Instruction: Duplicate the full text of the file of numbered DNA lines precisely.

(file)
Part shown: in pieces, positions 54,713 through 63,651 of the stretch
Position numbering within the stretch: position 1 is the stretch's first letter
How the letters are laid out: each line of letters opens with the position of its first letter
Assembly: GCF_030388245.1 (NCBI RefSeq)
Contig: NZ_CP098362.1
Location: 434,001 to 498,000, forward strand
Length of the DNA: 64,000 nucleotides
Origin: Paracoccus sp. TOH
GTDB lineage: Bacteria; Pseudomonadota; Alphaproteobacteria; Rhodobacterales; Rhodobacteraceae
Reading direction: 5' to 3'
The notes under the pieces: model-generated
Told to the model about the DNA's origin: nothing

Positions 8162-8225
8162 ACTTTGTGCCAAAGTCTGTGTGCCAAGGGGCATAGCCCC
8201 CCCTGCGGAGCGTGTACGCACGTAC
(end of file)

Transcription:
Part shown: in pieces, positions 54,713 through 63,651 of the stretch
Position numbering within the stretch: position 1 is the stretch's first letter
How the letters are laid out: each line of letters opens with the position of its first letter
Assembly: GCF_030388245.1 (NCBI RefSeq)
Contig: NZ_CP098362.1
Location: 434,001 to 498,000, forward strand
Length of the DNA: 64,000 nucleotides
Origin: Paracoccus sp. TOH
GTDB lineage: Bacteria; Pseudomonadota; Alphaproteobacteria; Rhodobacterales; Rhodobacteraceae
Reading direction: 5' to 3'
The notes under the pieces: model-generated
Told to the model about the DNA's origin: nothing

Positions 8162-8225
8162 ACTTTGTGCCAAAGTCTGTGTGCCAAGGGGCATAGCCCC
8201 CCCTGCGGAGCGTGTACGCACGTAC